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Commercial real estate in the dumps

David Bodamer over at Clusterstock has some interesting color from a commercial real estate conference where the mood was decidedly grim. Rather than being cheered by the hope that the Fed’s inclusion to commercial mortgage bonds its TALF program will alleviate the stress, participants seem resigned that the worst is yet to come.

I, too, am doubtful that central bank policy will be able to do much to stem the pain. The double-whammy of loose lending standards and overly optimistic assumptions during the boom coupled with the severe downturn in the economy mean the big losses are yet to come.  The commercial sector typically lags other parts of the economy.

This bit I found particularly interesting since it means that banks are still hoping and praying that if they can wait the ugliness out, maybe, everything will be OK.

…There was a consensus that banks largely are trying to delay the days of reckoning when they will have to recognize losses and writedowns by extending loans as much as they can. The phrase “pretend and extend” came up more than once, as in, banks are pretending that borrowers can pay off their loans and therefore granting extensions to them. However, no one thinks that can go on forever. As (Ruth) Barone (partner with Glenmere Capital Partners) described the process with dealing with troubled borrowers, “Banks are granting extensions at low rates and hoping the economy recovers quickly enough to get the loans performing. But things have gotten worse instead of better.”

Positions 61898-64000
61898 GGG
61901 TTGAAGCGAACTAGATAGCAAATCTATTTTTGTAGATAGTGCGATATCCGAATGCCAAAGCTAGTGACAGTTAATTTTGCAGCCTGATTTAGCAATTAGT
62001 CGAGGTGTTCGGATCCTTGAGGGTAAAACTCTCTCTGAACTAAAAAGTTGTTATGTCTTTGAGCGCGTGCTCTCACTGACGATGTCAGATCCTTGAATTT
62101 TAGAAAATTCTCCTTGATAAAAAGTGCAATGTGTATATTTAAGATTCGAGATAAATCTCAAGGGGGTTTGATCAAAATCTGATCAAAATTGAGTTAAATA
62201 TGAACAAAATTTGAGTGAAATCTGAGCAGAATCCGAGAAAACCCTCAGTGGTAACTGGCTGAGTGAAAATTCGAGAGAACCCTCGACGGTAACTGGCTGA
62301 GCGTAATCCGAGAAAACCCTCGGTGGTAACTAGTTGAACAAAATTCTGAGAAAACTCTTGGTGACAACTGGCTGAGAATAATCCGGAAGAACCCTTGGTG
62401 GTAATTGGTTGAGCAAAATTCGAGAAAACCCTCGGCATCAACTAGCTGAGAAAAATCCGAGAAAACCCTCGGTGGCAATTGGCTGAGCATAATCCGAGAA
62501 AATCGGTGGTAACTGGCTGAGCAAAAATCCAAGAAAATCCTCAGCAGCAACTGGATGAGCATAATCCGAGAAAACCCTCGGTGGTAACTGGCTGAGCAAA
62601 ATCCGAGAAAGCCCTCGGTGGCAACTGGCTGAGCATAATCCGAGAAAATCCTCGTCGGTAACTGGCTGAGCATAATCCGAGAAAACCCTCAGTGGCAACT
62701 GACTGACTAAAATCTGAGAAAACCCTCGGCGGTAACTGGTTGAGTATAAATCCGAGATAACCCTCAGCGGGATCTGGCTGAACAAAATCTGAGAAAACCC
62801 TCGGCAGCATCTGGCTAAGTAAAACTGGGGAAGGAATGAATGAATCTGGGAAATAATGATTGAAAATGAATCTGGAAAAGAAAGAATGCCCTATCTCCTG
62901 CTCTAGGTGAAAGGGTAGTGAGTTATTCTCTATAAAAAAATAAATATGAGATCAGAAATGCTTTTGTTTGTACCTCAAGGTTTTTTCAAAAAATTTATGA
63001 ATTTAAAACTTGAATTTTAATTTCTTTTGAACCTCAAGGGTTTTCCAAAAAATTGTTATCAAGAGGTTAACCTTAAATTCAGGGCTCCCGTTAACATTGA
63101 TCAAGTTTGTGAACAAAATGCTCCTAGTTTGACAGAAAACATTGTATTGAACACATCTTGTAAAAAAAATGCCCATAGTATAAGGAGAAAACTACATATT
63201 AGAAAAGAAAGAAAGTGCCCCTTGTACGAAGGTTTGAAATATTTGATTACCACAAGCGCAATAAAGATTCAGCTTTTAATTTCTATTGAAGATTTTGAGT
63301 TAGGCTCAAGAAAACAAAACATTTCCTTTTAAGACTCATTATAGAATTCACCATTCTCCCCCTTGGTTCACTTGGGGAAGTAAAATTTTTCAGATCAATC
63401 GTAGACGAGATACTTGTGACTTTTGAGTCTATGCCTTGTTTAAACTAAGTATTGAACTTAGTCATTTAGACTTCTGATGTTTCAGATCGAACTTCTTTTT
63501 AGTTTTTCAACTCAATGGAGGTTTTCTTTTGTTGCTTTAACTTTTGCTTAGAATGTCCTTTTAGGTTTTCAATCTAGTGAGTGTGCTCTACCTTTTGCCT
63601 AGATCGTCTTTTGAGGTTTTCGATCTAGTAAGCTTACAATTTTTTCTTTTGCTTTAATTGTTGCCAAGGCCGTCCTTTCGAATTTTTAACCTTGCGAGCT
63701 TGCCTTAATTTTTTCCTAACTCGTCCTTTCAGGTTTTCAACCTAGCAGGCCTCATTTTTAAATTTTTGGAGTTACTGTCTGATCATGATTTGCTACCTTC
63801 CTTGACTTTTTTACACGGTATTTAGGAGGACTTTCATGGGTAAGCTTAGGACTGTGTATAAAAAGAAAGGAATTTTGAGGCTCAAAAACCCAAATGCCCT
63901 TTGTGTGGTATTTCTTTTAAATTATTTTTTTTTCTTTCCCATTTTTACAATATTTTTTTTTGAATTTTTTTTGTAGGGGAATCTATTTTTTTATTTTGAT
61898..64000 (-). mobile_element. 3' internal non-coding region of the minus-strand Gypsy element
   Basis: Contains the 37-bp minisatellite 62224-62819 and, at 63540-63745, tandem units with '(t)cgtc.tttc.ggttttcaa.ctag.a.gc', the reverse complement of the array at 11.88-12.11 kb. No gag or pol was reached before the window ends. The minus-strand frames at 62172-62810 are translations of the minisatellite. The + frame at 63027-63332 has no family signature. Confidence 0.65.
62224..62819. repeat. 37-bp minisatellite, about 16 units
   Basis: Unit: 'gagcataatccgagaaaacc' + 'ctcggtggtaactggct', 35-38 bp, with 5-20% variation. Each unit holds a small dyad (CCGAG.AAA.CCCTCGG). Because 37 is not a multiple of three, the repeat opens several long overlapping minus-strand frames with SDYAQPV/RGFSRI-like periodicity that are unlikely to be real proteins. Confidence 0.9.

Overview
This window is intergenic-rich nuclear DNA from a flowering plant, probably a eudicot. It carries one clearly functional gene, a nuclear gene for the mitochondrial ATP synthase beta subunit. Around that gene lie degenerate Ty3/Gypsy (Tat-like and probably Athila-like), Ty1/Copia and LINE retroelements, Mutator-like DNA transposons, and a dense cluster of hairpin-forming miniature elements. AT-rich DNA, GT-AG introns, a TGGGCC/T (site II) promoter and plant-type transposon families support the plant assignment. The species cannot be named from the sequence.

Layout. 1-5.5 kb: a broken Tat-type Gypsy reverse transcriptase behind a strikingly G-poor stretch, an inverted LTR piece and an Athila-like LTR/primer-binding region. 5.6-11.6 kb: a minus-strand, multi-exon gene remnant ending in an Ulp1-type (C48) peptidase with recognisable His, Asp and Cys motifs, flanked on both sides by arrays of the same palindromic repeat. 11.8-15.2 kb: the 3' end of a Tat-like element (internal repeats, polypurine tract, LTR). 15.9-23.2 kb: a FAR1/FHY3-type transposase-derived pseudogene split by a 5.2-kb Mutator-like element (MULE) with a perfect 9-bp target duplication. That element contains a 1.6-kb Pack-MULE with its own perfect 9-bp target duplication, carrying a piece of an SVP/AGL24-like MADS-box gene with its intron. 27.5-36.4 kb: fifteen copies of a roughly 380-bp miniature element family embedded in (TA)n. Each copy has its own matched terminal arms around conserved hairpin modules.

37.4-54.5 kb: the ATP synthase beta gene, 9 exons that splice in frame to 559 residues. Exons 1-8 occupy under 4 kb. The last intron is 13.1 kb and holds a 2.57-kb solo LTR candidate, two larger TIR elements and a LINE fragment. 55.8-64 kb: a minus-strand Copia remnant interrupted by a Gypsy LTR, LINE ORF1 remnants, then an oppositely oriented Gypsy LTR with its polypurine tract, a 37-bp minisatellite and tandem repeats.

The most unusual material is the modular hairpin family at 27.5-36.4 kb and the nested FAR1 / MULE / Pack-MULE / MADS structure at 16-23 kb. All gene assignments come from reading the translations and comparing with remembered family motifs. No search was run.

Commercial real estate still looking for a lift

Chalk up another stumble for TALF, the Fed’s program to revitalize the securitization market. After expanding the program to include commercial mortgage-backed securities, the Federal Reserve on Tuesday reported that no one showed up to take advantage of the central bank’s attractive financing.  Granted this was the inaugural round for loans to investors with eligible CMBS collateral, so it may take some time to take off.

But it certainly sends a worrying signal about how much this program will help unclog the frozen CMBS market – essential if developers and commercial real estate owners hope to refinance loans coming due.